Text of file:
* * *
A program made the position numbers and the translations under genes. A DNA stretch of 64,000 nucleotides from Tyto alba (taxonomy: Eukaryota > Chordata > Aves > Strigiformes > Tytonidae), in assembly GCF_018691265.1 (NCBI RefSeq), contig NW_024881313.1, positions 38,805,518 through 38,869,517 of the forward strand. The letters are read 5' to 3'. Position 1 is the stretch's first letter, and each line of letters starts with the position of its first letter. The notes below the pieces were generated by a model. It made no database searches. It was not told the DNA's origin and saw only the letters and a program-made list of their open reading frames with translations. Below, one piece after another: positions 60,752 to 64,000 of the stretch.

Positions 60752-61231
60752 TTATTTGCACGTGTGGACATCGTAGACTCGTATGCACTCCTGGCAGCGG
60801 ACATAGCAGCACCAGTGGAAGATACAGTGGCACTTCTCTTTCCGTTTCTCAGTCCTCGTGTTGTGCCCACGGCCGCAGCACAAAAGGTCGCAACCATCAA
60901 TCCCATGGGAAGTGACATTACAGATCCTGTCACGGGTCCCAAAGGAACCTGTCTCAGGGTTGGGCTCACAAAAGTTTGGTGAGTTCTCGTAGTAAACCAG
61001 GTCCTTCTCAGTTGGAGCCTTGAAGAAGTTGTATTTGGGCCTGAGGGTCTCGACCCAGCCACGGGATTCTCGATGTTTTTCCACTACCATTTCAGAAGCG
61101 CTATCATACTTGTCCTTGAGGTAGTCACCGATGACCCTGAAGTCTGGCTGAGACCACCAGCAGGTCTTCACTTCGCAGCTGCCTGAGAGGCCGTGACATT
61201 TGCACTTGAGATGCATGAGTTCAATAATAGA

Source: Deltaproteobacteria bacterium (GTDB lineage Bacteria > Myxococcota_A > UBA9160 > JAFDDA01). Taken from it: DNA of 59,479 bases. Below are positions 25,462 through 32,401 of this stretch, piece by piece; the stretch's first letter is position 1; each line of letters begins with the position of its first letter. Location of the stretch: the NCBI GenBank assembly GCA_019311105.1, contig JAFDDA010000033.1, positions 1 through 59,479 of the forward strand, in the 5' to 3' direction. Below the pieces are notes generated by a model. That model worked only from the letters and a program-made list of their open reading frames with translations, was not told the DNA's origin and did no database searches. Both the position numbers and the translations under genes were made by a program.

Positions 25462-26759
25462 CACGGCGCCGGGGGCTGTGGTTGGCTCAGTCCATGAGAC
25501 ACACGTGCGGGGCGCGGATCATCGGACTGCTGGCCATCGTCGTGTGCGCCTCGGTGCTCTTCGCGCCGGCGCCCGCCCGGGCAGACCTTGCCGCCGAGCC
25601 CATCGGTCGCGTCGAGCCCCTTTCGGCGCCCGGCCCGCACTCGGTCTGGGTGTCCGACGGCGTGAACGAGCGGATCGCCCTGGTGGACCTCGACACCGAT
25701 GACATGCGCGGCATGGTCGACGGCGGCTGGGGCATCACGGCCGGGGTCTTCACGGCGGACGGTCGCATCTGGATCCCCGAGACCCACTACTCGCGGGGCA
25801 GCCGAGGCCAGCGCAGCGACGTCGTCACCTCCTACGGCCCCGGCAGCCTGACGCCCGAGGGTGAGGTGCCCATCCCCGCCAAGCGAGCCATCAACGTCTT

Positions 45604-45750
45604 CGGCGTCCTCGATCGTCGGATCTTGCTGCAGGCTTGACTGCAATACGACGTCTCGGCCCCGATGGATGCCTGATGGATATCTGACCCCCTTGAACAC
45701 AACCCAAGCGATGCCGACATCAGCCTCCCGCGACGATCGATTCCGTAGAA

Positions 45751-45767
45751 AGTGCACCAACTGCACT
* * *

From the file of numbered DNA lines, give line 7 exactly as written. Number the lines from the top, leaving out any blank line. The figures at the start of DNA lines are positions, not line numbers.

61101 CTATCATACTTGTCCTTGAGGTAGTCACCGATGACCCTGAAGTCTGGCTGAGACCACCAGCAGGTCTTCACTTCGCAGCTGCCTGAGAGGCCGTGACATT